Justice for Veterans: Does Theory Matter?
41 Pages Posted: 11 Oct 2017
Date Written: October 9, 2017
The Veterans Treatment Court (“VTC”) movement is sweeping the nation. In 2008, there were approximately five courts. Currently, there are over 350 VTCs and veteran-oriented tracks in the United States. Most view this rapid proliferation as a positive phenomenon. VTC growth, however, has occurred haphazardly and most often without deliberate foundational underpinnings.
While most scholars assume that a therapeutic jurisprudence (“TJ”) modality is the paradigm for VTCs, there has been little examination of other theories of justice as appropriate for veterans and the courts that treat them. This Article addresses whether an alternative theory of justice — specifically, restorative justice (“RJ”) — can inform the theoretical foundation of a VTC to enhance its beneficial impact on veterans with post-traumatic stress disorder (“PTSD”), traumatic brain injury (“TBI”), or substance abuse issues. A primary feature of the RJ philosophy is that it is community-driven: it involves the victim, offender, and “community of interests” in the solution, process of restoration, and prevention of future misconduct. These principles are well suited for a VTC, which is also collaborative, community-based, and places extreme importance on the reintegration of the veteran back into society. These characteristics stem from an evolved theory that the community is ultimately responsible for the misconduct that was caused by the defendant’s military service. A hypothetical criminal case common in a VTC illustrates that RJ principles and framework may enhance the beneficial impact of VTCs. RJ may be just the theory of justice that brings to bear Sebastian Junger’s notion of a tribe as a means for the successful reintegration of veterans back into the community.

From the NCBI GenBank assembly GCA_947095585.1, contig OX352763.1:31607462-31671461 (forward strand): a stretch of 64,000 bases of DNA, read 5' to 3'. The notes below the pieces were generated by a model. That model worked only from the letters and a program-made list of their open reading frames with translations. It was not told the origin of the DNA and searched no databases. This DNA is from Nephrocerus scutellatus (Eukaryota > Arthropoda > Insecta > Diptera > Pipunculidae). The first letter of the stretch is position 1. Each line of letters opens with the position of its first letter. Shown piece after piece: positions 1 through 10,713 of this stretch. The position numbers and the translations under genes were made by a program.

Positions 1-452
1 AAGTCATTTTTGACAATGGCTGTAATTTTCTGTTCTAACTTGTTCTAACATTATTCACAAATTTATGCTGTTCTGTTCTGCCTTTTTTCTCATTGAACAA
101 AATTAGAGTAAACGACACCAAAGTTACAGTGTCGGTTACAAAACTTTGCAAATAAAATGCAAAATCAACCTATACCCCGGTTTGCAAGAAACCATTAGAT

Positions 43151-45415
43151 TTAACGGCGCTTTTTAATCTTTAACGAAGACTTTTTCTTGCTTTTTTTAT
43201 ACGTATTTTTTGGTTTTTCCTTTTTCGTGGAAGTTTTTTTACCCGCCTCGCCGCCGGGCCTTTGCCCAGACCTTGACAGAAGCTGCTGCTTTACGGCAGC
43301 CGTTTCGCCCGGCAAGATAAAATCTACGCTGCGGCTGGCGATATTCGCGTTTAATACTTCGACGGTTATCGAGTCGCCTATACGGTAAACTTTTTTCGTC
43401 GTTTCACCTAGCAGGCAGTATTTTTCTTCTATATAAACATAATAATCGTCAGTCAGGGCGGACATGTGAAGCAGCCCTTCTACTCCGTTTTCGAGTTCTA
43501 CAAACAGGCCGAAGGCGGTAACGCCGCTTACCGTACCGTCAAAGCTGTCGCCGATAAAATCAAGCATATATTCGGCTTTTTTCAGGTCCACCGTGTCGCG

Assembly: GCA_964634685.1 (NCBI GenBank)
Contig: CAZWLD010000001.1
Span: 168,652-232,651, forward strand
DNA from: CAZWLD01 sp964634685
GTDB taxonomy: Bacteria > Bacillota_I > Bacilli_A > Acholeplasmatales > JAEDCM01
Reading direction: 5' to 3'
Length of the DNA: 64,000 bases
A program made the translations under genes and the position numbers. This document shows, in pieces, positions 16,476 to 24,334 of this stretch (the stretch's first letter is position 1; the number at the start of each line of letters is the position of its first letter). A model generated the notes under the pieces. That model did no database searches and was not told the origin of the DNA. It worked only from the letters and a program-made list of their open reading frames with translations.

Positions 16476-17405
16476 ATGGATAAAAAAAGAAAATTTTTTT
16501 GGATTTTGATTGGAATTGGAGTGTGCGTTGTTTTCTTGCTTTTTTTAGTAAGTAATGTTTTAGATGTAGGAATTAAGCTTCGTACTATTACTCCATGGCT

Keywords: Veterans Treatment Court, therapeutic jurisprudence, restorative justice, problem-solving courts, post-traumatic stress disorder, PTSD, traumatic brain injury, TBI, substance abuse, Sebastian Junger
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